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By Rabbi Yitzchok Adlerstein | Series: | Level:


The call to kedushah that opens our parshah is so powerful, that it could dwarf whatever follows. Abruptly, the Torah switches to the mitzvos of respecting parents and observing Shabbos? Did the Torah simply move on to the next topic, or can the two be related?

In fact, the mitzvos of kibud av v’aim and Shabbos are extraordinarily effective gateways towards fully and consistenly living a life of kedushah. After instructing us to live lives of kedushah, the Torah immediately offers two efficient ways of how to get there.

The Ohr HaChaim HaKadosh makes the connection to the first of them. Respecting parents is juxtaposed to kedoshim tihiyu, because one of its hidden powers is its ability to lead us to kedushah. Citing kabbalistic masters, he writes that a person can bring greater purity to his private thoughts – an important component of kedushah – by fixing the visage of his father and mother in his mind’s eye.

We could easily extend his observation to Shabbos. Reishis Chochmah tells us that Shabbos is the root of and path to all kedushah. (Another way of looking at “G-d blessed the seventh day and sanctified it”2 is that the blessing He gave to Shabbos is that vayekadesh oso, that Shabbos is a wellspring from which kedushah bountifully flows to the person who wishes to elevate himself.) A Jew who wishes to grow in kedushah should begin the process with Shabbos.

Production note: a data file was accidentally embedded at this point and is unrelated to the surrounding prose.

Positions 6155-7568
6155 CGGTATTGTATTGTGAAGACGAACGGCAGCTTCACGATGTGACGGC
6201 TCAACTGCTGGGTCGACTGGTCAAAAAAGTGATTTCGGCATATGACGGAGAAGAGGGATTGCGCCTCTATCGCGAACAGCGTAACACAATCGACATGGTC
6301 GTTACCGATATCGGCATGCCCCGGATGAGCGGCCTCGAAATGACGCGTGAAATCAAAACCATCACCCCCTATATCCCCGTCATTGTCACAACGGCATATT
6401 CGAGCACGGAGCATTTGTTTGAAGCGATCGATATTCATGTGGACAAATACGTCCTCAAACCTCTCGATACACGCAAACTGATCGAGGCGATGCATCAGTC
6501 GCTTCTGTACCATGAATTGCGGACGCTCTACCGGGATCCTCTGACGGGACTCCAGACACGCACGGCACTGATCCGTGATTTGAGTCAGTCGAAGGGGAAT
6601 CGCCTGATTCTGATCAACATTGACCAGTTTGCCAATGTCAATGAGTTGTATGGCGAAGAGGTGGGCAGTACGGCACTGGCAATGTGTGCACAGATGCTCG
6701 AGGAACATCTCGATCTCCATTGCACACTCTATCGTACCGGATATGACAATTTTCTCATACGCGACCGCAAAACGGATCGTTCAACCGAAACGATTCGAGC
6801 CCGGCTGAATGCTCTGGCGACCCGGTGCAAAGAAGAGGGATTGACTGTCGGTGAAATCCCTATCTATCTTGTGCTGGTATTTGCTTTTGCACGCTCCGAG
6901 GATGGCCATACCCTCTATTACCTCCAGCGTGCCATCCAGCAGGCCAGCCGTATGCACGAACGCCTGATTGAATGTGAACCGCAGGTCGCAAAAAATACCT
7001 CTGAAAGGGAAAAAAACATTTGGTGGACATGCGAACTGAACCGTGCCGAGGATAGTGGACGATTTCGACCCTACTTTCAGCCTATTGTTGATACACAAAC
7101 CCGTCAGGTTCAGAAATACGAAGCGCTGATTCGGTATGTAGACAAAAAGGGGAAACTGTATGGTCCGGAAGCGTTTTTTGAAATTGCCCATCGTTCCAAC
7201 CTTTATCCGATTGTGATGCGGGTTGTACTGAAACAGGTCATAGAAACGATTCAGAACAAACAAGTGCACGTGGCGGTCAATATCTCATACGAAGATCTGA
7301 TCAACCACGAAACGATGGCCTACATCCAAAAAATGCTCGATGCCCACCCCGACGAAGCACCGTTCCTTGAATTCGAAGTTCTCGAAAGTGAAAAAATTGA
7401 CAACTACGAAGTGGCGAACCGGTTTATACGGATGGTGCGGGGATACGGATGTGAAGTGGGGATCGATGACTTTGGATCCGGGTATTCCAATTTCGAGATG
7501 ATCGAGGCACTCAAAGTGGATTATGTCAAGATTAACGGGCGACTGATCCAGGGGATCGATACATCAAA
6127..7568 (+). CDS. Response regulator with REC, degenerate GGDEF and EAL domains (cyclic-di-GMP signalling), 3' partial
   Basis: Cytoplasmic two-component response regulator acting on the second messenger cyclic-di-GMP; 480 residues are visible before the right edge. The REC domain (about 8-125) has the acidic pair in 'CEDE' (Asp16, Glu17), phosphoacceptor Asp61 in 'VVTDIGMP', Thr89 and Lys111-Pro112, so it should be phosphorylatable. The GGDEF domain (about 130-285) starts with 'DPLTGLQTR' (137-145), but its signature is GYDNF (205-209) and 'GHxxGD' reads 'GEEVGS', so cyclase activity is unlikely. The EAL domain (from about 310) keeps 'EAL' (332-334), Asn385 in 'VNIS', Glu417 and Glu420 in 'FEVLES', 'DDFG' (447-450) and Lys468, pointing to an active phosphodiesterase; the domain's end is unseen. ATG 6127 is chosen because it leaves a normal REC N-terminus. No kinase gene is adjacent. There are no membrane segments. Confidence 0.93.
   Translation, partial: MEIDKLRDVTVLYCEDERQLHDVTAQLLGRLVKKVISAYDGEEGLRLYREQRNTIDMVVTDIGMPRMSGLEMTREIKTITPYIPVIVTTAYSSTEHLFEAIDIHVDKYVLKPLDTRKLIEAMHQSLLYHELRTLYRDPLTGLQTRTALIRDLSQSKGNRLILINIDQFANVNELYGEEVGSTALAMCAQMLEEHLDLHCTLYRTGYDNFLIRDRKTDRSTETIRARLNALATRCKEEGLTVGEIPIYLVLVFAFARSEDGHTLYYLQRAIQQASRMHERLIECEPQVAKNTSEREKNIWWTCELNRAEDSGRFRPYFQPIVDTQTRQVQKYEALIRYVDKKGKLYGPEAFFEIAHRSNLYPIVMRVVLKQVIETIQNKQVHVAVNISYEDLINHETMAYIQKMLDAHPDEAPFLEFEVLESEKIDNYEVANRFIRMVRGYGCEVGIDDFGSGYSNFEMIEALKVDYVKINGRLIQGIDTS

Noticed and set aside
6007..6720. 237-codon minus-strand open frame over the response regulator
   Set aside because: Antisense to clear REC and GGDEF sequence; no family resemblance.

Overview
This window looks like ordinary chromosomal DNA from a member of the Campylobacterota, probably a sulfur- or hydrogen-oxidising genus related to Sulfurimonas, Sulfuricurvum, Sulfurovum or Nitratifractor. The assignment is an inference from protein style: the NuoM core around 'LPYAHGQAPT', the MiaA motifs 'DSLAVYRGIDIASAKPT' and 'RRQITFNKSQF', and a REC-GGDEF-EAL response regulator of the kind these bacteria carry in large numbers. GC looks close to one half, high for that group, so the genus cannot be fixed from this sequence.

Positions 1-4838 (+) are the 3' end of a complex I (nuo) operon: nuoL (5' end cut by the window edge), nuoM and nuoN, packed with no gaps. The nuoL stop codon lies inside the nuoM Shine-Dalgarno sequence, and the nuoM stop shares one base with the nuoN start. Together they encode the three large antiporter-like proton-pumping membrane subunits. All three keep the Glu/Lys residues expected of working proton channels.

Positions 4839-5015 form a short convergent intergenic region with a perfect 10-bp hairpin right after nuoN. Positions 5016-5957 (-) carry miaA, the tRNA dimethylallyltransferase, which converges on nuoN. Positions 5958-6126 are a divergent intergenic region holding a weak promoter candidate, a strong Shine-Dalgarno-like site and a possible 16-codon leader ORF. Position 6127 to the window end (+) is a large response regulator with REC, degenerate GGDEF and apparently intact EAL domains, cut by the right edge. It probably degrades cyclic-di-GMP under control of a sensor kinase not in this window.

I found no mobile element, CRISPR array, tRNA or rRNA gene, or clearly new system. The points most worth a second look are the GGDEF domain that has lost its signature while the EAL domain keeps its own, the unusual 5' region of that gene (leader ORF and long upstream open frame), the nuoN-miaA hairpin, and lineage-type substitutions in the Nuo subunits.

What gives potency to these two mitzvos in particular? Divrei Moshe of Rav Moshe (Shoham) of Dolina helps us along the way to understanding. It is well established to those versed in kabbalah, he notes, that every mitzvah we perform touches the source of that mitzvah in the Upper Worlds, and awakens a response from it. This response redounds, in part, to the one who performed the mitzvah, drawing supernal kedushah upon himself.

When we recite, as part of every berachah on mitvos, asher kidshanu be-mitzvosav, we refer to this idea. Aside from whatever particular spiritual goals are served by each individual commandment, every mitzvah brings with it a dividend of kedushah.

With this notion he explains why the gemara3 insists that it is a greater accomplishment to perform a mitzvah that one is commanded to perform than to perform without Divine instruction. The distinction is clear and elegant. Only the person whose performance is commanded and mandated automatically draws from the mitzvah’s source. The commandment and the one commanded are linked by design; kedushah flows between them on a path built into the system.

Many societies promote respect for parents. Non-Jews simply do not take away the same experience when they treat their parents well. While the behavior is admirable and positive, they are still not obligated and commanded in it. This means that they are not linked to the mitzvah in the same way as Jews are; they can take much from the behavior, but they will not draw from the kedushah at the source of the mitzvah.